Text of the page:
​National Gallery workers stage 5-day strike against privatization

The National Gallery in London (Reuters/Luke MacGregor)
Workers at the National Gallery in London have begun a five-day strike after talks to resolve a row over privatization broke down.

Members of the Public and Commercial Services union (PCS) have walked out over a decision to switch visitor services to a private company.

Nearly 250 workers are expected to take part in the action, which received a 9:1 vote in favor.

Bosses at the gallery last year announced plans to privatize nearly all staff positions, including those responsible for the collections and those who assist the six million annual visitors.

They are also reported to have U-turned on the decision to pay staff the London Living Wage. The PCS claims the National Gallery are now the only major cultural venue in the capital not to pay the rate.

Nicholas Penn, Director of the Gallery, however, said plans to pay the staff the rate are still on course, and in order to free up the requisite funds it’s necessary to privatize visitor services.

“If the National Gallery is to continue to thrive as a public entity with reduced public money, change is essential. There is no option that allows everything to stay the same.”

“The proposed changes are necessary to enable the National Gallery to increase income in the face of a reduced grant and increasing maintenance and running costs, and to enable it to pay all staff a minimum of the London living wage,”he added.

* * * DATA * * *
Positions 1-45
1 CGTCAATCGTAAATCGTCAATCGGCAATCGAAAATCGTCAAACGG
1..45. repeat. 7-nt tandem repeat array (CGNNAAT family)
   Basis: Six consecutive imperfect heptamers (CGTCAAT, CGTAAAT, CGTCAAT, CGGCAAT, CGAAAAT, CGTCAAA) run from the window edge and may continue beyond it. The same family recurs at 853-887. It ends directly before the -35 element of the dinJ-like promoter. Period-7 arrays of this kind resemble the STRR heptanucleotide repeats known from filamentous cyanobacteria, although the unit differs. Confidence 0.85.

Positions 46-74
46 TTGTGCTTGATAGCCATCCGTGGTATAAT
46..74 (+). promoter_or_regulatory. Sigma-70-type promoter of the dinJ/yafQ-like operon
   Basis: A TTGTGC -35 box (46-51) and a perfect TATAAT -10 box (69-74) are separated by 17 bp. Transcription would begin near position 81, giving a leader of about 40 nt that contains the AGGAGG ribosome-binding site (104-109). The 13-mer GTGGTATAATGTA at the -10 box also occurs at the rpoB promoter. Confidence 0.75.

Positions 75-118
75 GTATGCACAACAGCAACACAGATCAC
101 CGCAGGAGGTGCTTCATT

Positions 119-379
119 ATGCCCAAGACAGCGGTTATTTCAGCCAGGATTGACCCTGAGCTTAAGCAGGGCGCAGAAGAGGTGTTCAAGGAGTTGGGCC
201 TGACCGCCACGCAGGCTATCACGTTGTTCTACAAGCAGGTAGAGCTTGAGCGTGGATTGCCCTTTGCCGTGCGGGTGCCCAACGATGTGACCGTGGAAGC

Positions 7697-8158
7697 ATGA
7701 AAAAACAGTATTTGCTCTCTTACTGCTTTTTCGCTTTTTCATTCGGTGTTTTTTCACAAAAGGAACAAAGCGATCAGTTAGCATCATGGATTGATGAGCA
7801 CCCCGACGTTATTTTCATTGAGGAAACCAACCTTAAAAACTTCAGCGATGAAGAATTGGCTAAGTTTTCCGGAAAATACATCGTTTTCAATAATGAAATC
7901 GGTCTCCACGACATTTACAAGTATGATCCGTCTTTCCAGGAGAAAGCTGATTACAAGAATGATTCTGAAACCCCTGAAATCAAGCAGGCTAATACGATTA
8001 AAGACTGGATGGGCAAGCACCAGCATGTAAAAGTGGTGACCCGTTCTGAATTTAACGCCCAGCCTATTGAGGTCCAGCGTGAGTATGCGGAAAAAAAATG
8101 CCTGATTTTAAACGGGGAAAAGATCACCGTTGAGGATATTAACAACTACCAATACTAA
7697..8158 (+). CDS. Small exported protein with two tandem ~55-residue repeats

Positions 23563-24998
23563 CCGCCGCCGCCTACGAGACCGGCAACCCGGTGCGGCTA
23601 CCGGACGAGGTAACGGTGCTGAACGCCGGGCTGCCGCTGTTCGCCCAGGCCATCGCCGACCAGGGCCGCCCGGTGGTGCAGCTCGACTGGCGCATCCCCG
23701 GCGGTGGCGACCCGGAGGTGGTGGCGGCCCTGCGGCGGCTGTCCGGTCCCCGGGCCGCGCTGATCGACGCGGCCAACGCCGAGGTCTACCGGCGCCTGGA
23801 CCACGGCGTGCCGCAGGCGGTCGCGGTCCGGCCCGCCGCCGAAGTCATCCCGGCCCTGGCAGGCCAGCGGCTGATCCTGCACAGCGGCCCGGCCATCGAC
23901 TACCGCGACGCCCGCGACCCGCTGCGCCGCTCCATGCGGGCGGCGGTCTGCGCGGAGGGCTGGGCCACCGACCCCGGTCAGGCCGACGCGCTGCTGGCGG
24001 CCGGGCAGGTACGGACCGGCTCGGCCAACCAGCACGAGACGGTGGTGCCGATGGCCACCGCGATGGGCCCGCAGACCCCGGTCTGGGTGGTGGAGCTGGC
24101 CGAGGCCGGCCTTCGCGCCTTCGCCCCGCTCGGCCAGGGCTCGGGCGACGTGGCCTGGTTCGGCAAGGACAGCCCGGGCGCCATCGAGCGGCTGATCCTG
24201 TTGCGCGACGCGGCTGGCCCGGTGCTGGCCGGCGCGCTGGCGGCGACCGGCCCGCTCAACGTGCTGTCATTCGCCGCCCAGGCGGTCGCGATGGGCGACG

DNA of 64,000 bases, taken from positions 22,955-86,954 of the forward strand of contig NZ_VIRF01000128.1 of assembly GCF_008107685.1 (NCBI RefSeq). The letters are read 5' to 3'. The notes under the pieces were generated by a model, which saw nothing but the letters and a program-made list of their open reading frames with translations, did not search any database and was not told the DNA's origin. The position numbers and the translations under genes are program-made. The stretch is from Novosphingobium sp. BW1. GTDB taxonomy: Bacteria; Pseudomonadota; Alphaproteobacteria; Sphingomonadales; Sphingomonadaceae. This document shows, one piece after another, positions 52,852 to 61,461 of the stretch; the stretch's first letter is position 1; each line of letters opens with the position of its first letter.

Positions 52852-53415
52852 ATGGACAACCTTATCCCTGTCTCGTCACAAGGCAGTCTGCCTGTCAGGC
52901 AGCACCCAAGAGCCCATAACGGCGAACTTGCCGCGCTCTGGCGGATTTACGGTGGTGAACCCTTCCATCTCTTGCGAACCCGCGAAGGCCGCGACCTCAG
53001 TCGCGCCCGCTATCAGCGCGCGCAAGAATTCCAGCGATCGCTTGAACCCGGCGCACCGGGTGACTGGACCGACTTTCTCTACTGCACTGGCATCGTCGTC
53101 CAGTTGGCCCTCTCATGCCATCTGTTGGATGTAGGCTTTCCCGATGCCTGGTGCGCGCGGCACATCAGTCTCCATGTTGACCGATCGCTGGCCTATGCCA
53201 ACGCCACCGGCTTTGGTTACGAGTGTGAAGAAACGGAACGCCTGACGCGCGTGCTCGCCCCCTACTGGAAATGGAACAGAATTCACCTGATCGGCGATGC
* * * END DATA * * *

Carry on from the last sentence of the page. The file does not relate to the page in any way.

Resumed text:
The conciliation service Acas hosted five months of talks, which ended without agreement, resulting in calls for strike action.

PCS general secretary Mark Serwotka said: “This five-day walkout will put the National Gallery in the spotlight for all the wrong reasons.

“The sell-off plan is reckless and risks damaging the worldwide reputation of what is one of the UK's greatest cultural assets, and we are determined to stop it.”

It further emerged that a trade unionist and senior National Gallery CPS member present at the Acas talks had been suspended by management on the eve of the strike.

In what protesters called a “disproportionate act of unfathomable bad faith,” the gallery suspended Candy Udwin, alleging she was responsible for a breach of commercial confidentiality after sharing a document detailing the cost of using a private company with her full time union official.

Serwotka said the move would damage the gallery’s reputation.

This dispute and the sell-off plan are putting the global reputation of the National Gallery at risk.

“Suspending one of our senior reps on the eve of our strike is a disproportionate act of unfathomable bad faith and not only should she be reinstated immediately, the gallery must commit itself to full and proper negotiations,” he added.

The gallery already outsourced some of its security to the private firm CIS earlier in the year.